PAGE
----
The United Kingdom and Romania are both parties to the 1980 Hague convention on the civil aspects of international child abduction. In total we have received four requests for the return of children allegedly abducted from Romania, of which two are currently outstanding. Other than the liaison between the respective central authorities in relation to these cases, there have been no recent discussions between my Department and the Romanian authorities on the subject of child abduction. My Department does not have information about police investigations into alleged child abduction cases.
Chris Grayling: To ask the Secretary of State for the Home Department if the Wolvercote clinic will move out of Epsom by the end of March according to schedule; and if he will make a statement. 
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Mr. Andrew Turner: To ask the Secretary of State for the Home Department if he will make it his policy that the unlawful possession of a significant quantity of a controlled drug should constitute prima facie evidence of intent to supply; and if he will make a statement. 
Mr. Bob Ainsworth: The intent to supply may be proved in a number of ways, for example by the circumstances, an admission, or the evidence of a witness. The quantity of the drug found is often an important consideration, but it is not always conclusive; drug dealers do not always carry large quantities. The Government and the police believe that the circumstances of the arrest are more important and that introducing a threshold would limit the effectiveness of enforcement action against drug dealers.
Angela Eagle [holding answer 7 February 2002]: The immigration rules relating to marriage are applied equally to all applicants. There are no regulations which relate specifically to arranged marriages.
Mr. Kaufman: To ask the Secretary of State for the Home Department when he intends to reply to the letter to him dated 23 November 2001 from the right hon. Member for Manchester, Gorton, with regard to Mrs. F. Qamar.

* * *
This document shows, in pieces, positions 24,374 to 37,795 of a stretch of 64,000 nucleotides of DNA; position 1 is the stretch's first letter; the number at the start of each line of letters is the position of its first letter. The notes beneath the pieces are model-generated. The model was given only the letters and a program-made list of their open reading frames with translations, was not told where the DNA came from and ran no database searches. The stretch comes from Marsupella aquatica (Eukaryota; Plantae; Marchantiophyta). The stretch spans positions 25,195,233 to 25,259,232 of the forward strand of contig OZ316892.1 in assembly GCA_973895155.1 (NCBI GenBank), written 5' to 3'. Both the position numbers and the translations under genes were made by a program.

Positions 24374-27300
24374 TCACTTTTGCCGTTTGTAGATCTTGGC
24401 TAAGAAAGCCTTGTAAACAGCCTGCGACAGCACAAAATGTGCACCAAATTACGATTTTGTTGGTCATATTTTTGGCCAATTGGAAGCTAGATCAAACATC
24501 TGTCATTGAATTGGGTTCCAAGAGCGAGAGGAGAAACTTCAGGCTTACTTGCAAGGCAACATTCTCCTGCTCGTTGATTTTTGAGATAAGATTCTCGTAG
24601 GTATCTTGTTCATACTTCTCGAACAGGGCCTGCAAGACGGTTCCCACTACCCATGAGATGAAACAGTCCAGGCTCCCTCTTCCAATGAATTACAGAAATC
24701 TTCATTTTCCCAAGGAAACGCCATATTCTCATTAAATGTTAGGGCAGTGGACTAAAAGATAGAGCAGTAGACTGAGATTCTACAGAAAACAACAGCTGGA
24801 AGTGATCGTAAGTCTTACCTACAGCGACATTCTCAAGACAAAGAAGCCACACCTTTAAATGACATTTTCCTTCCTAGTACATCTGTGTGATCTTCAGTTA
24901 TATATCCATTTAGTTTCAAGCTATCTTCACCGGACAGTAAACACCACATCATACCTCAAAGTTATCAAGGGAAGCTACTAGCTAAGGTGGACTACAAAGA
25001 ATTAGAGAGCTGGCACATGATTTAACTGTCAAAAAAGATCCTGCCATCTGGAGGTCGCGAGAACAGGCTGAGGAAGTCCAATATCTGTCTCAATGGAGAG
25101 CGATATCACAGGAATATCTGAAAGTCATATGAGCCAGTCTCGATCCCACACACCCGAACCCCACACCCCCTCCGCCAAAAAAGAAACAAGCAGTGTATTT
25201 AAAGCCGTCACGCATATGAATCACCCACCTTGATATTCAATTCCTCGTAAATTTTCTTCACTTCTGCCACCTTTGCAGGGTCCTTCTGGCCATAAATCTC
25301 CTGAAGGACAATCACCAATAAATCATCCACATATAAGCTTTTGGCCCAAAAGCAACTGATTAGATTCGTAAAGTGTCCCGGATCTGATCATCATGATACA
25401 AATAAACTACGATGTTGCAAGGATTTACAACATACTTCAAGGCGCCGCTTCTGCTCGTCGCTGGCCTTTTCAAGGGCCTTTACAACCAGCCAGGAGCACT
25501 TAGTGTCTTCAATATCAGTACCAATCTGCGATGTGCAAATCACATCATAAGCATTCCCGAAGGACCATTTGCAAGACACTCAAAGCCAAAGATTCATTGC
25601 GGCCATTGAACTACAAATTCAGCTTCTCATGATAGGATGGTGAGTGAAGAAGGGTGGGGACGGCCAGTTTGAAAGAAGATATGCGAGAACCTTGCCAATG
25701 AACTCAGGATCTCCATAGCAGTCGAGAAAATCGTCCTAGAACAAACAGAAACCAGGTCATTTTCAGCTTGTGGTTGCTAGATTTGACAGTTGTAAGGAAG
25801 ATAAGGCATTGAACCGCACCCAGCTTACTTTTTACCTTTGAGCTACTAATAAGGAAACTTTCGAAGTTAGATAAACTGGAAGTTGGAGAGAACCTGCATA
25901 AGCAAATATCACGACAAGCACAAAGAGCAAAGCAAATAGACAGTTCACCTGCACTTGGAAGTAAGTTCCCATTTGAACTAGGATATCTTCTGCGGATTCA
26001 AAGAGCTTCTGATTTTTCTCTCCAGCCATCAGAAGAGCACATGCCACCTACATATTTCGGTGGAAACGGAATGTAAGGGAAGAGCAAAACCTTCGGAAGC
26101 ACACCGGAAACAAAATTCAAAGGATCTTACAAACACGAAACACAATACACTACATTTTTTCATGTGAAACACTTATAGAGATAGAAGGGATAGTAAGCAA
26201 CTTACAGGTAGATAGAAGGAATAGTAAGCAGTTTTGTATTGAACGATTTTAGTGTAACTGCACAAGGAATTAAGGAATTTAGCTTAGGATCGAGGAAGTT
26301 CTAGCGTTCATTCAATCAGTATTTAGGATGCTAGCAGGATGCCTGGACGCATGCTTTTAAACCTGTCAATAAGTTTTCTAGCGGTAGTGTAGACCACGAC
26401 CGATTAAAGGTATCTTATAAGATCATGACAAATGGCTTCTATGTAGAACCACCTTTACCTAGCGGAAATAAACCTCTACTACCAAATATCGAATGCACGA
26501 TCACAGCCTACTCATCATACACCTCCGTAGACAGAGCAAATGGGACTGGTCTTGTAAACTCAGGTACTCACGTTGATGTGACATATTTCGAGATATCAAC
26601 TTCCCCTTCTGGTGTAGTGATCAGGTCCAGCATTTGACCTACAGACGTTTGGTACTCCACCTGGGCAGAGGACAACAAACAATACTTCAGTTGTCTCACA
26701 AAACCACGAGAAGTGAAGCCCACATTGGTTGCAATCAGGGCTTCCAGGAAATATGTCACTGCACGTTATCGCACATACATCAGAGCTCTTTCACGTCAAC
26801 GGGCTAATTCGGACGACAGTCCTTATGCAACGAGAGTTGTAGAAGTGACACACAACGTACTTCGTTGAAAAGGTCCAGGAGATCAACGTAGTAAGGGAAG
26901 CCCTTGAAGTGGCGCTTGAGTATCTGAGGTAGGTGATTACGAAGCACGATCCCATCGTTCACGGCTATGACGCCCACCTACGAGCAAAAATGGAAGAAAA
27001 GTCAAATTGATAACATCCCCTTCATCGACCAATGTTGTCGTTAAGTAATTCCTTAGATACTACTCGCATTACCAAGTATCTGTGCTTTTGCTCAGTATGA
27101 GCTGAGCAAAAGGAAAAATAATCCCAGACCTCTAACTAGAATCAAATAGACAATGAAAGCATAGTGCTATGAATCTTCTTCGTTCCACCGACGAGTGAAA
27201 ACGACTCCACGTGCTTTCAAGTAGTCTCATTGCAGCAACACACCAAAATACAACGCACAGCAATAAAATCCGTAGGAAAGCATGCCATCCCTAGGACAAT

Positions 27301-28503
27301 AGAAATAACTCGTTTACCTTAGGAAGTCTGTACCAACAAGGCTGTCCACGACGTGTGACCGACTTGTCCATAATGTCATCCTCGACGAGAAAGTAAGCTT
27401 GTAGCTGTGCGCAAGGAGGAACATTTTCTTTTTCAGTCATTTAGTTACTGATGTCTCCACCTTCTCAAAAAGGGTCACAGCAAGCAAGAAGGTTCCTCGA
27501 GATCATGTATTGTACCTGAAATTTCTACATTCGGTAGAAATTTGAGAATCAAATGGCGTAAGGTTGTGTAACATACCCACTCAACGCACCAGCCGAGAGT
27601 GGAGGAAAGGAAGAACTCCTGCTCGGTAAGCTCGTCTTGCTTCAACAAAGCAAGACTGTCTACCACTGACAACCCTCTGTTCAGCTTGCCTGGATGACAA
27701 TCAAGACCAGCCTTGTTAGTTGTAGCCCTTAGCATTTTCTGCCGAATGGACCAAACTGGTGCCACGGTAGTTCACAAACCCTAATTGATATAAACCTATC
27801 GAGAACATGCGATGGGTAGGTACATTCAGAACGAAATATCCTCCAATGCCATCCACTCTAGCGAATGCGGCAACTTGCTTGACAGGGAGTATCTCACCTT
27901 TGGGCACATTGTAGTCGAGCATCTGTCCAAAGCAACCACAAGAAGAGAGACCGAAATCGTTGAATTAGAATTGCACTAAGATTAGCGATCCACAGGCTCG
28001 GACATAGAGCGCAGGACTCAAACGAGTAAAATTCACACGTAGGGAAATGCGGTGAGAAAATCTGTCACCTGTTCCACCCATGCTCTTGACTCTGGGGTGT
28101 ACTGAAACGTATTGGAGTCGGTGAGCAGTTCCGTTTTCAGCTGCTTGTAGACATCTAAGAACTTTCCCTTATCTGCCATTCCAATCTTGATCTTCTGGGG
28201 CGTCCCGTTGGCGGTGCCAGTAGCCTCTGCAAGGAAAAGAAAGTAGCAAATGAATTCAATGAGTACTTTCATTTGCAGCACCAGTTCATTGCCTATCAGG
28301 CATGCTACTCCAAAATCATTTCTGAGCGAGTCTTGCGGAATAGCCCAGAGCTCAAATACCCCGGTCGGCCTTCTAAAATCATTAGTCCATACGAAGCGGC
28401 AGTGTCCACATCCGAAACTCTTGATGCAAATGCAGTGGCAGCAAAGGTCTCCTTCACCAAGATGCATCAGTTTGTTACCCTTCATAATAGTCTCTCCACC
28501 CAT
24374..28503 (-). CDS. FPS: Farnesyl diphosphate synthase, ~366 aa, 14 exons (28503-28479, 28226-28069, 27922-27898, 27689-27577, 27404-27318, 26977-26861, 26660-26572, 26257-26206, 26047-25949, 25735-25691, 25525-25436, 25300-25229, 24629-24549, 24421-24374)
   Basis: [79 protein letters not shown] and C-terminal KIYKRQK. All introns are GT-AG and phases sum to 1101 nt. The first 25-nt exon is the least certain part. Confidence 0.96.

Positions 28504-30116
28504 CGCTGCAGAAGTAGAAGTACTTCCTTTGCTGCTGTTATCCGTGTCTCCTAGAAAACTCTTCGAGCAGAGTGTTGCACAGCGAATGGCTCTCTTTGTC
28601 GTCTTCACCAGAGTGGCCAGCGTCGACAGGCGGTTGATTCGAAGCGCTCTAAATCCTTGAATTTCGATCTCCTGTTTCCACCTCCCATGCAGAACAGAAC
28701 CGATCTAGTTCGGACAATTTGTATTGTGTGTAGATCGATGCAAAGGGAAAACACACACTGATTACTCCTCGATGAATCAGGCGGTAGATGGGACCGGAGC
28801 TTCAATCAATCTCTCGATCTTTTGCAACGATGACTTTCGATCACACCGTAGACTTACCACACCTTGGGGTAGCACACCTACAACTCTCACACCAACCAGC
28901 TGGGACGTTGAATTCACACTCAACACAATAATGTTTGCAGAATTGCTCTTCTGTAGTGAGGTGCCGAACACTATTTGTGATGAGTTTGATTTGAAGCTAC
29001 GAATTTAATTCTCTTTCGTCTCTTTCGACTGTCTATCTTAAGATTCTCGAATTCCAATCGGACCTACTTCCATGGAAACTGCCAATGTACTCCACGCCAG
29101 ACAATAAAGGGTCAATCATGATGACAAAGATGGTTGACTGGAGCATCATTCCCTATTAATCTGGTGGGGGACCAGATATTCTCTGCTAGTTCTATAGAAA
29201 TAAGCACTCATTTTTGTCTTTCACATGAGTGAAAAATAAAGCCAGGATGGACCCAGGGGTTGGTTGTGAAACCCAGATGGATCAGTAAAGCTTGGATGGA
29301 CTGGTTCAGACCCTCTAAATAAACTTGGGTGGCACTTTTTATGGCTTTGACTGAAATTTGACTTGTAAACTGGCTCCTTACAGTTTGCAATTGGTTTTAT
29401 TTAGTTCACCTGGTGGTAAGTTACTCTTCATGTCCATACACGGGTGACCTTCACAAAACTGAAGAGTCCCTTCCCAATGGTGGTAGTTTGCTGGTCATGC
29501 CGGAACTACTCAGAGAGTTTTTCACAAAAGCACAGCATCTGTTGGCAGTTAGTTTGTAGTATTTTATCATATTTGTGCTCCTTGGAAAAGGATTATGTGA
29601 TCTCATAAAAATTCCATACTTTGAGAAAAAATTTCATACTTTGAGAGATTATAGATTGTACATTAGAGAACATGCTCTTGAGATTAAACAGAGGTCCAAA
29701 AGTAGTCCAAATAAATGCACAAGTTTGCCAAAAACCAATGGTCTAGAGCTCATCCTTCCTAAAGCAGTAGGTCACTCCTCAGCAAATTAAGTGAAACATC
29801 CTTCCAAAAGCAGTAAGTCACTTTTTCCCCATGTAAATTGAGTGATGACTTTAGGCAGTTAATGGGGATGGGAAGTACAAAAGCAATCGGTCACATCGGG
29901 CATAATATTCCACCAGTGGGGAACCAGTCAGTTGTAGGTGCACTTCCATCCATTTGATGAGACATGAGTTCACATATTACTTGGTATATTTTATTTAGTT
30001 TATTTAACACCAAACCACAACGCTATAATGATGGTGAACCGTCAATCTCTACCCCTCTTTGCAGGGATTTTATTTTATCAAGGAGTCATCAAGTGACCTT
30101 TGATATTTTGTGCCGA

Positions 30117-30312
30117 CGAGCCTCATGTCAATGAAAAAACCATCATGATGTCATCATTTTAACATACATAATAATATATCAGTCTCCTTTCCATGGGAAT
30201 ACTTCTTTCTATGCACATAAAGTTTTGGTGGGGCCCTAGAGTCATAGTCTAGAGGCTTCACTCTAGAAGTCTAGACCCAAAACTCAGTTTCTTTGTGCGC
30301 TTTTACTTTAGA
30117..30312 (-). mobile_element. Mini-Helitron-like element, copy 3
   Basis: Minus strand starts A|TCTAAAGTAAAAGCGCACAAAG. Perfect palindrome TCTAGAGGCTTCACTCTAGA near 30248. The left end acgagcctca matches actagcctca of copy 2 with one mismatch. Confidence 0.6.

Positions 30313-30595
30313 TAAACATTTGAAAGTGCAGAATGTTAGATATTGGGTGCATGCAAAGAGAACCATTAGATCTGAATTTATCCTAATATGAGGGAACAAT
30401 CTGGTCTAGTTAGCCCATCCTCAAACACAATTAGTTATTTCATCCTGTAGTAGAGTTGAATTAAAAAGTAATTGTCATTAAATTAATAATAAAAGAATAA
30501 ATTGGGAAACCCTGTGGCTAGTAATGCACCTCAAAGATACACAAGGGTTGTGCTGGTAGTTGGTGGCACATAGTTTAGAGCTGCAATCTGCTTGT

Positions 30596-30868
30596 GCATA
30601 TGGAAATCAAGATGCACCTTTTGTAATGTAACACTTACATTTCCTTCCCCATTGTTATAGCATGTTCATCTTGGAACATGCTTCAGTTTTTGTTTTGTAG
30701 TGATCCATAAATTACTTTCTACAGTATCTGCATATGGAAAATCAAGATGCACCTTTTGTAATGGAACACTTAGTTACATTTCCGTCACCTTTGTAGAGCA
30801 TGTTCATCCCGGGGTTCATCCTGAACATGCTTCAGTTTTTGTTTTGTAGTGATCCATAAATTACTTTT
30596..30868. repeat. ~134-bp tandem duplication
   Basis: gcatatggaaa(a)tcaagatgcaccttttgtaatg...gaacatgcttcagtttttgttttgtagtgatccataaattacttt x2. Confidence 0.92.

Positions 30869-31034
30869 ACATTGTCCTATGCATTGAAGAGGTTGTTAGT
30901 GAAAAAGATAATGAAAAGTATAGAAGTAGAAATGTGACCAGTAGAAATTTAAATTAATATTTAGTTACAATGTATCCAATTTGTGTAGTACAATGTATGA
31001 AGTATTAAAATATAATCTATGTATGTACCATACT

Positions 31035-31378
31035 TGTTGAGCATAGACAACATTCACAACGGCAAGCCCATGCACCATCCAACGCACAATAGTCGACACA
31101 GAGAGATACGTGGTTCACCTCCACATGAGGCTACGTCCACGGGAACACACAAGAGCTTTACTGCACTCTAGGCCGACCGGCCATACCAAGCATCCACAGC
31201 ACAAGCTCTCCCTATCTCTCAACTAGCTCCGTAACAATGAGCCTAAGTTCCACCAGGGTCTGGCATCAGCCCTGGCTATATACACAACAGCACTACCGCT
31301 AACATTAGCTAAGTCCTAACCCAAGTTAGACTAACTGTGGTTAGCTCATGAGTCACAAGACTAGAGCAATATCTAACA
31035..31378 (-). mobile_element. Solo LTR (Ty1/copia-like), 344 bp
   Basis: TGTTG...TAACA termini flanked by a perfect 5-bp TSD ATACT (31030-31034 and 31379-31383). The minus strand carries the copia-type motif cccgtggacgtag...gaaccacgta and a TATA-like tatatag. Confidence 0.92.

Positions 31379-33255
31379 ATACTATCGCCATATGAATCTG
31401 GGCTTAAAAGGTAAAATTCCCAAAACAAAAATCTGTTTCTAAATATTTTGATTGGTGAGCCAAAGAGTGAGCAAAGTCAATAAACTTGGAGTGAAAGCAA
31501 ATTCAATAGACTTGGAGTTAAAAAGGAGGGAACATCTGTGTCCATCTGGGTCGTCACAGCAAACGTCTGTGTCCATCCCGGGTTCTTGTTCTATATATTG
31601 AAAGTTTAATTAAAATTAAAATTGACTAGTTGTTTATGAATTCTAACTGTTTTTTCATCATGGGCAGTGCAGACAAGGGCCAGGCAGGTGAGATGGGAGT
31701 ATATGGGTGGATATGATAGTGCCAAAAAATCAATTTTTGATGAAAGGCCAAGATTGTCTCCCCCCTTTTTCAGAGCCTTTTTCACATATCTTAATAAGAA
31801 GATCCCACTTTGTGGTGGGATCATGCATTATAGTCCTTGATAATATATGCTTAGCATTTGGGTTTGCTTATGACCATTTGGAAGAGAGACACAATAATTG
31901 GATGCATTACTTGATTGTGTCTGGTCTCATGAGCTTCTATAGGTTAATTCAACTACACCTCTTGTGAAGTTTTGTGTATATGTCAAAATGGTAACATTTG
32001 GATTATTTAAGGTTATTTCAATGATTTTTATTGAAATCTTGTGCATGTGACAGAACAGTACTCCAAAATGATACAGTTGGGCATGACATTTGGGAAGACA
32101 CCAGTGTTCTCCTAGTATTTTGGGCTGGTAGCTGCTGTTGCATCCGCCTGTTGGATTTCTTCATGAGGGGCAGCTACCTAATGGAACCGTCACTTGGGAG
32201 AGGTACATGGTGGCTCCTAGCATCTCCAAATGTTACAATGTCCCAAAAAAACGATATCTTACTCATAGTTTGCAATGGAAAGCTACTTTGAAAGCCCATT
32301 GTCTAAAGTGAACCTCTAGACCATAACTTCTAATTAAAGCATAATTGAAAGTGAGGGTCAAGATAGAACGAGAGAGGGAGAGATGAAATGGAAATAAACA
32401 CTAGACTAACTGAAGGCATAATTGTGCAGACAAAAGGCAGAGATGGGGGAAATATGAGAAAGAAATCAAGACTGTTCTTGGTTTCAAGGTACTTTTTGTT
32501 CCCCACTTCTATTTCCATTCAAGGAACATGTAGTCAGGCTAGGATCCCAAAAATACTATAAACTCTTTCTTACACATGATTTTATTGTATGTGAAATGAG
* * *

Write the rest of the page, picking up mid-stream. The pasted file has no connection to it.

Mr. Blunkett: The Home Office Older Volunteers Initiative was launched in January 1999. Its aim is to improve the quality and quantity of volunteering for those aged 50 and over. £1.5 million has been committed over three years. Eighteen projects have been completed while eight are still ongoing. As part of the initiative the Home Office's Active Community Unit has produced a resource pack, "Lifelong Action", to promote good practice in attracting and retaining older volunteers. The initiative is being evaluated by a team from the University of Surrey at Roehampton and their evaluation report is due to be published and distributed by March 2002.
Following the recommendation of the Winning the Generation Game report, the Home Office has established the Experience Corps to encourage more people aged 50 plus, specifically those aged between 50 and 65 years old, to become involved in their local community through volunteering. The Home Office is providing the
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Experience Corps with £19 million over three years. Formed in March 2001 and chaired by Baroness Sally Greengross, the Experience Corps is aiming to have 120,000 volunteers in place by March 2004. The company started the roll out of this initiative in the north west, north east and Yorkshire and Humberside regions in November 2001 and in the London region in January 2002. Details of the Experience Corps are at www.experiencecorps.co.uk.
The Home Office's employment policy on discrimination is set out in our equal opportunities statement. It gives the Department's commitment that staff and job applicants will not be discriminated against on the basis of any 'irrelevant factor', which would normally include age. The statement is currently being updated.